Favorite mug

Do you have a favorite mug? Most of us accumulate a large such collection over the years. Some we buy, some arrive as gifts, some are utterly ugly, yet others bear clever sayings or funny images. Is there a mug you keep using more often than others? Or is your choice completely at random? I have one I drink my coffee with, another I use for herbal tea, and yet a third for the coffee substitute I occasionally have, when its late in the evening and even a small amount of decaf may be counter-productive sleep-wise. Then there are the mugs I may use when I make my wife tea. Sometimes I pick these at random, occasionally I would select one that may have a special meaning for her or for me; like the one featuring a fisherman in a boat, unaware of the torrent of fish rushing towards his bait.

What happens when your favorite mug eventually does the predictable and cracks, or slips off your hand and shatters to pieces?
It occurred to me that certain mugs are much more than the glazed ceramic they are made of. Many contain not merely hot liquid but memories, fond recollections, reminiscences of places visited, of times good and bad. There is a single surviving mug of a set of two I once gave my wife when we were still dating, too many years back to count, there is the drunken Viking mug we purchased for an exorbitant amount in Sweden while traveling Europe shortly after we got married, and there is a mug with the image of a Chinese dragon, symbolizing my birth year. To some degree or another, none of these are truly replaceable.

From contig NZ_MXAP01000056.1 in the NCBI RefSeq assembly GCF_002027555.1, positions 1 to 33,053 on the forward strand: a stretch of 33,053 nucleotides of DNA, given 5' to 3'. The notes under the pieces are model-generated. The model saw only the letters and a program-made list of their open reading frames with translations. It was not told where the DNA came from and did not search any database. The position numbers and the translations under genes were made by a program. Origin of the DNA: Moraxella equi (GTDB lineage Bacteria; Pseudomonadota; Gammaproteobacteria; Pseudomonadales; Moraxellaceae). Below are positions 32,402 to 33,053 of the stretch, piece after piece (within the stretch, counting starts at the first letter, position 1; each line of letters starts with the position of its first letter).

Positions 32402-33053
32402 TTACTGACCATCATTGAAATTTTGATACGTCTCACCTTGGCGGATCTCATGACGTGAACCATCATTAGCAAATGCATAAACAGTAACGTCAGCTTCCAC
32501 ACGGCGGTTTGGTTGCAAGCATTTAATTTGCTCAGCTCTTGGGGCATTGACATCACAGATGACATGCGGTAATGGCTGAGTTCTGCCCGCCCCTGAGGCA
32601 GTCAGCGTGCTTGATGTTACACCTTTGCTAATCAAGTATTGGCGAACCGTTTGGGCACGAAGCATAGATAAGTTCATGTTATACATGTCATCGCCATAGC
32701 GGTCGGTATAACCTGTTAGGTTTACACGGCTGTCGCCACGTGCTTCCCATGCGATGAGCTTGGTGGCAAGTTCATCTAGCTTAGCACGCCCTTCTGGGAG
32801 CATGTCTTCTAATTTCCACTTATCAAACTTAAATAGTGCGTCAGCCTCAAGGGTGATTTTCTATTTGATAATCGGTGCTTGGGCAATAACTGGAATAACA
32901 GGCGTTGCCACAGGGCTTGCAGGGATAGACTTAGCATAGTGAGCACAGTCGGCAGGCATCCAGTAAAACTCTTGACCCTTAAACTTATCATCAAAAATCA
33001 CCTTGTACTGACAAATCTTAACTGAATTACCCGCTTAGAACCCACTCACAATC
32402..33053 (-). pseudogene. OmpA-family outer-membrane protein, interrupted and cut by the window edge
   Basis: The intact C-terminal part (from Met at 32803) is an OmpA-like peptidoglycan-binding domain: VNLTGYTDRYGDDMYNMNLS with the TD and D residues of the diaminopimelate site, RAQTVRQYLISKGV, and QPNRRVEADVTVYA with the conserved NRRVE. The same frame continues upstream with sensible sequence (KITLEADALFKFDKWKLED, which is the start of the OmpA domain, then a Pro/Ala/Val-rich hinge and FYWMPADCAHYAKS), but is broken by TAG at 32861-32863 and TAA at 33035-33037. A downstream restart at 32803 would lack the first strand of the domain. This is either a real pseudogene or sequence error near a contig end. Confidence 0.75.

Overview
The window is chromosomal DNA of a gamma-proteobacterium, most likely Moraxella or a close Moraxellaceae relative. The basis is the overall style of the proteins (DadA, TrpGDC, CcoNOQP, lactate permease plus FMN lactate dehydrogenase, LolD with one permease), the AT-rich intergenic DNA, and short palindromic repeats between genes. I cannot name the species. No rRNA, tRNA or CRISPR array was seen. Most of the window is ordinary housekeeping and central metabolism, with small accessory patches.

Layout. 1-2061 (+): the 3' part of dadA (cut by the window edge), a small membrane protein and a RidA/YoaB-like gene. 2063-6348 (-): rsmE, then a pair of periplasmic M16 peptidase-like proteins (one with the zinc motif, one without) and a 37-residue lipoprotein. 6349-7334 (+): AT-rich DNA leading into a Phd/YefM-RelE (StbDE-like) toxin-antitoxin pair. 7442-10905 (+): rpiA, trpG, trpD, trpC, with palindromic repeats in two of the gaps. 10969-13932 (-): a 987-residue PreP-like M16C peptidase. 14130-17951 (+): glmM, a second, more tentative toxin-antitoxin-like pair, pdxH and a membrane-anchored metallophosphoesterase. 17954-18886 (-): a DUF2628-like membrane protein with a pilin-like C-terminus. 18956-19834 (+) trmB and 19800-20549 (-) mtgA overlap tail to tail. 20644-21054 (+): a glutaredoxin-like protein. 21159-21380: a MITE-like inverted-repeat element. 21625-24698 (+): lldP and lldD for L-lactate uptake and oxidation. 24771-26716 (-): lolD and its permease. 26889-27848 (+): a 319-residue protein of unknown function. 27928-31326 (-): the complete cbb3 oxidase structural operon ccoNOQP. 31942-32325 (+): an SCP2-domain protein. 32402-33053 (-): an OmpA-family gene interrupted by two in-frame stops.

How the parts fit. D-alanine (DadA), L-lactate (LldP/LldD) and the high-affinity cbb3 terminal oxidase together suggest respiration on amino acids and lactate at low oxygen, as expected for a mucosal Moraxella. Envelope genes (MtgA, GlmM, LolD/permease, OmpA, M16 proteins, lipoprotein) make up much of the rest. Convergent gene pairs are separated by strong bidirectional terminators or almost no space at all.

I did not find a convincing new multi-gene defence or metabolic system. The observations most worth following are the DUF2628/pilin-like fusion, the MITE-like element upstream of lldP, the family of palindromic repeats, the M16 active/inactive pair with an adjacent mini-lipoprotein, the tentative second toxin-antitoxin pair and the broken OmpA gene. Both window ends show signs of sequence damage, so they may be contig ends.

And then there are the mugs received as a gift, some of which we don’t really like but didn’t have the heart to get rid of (or where concerned the giving party may ask about next time they visit.) These, for some reason, tend to have a much more slippery handle and prune to violent accidents…

Learned from: a broken mug

mug1

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About Ronen

Ronen Divon had been walking spiritual and holistic paths for well over thirty years. Born in Israel, educated in New York, and currently residing in North Carolina, Ronen had traveled the world, spending time with teachers, masters, healers and guides. With wisdom that spans multiple traditions, including the Far East, India, Israel, Brazil, Peru, and Native America, Ronen remains a student, learning and adding modalities that will best serve his clients, each according to their own unique needs. Ronen is also a published author, a Yoga, Meditation, and Tai Chi instructor.
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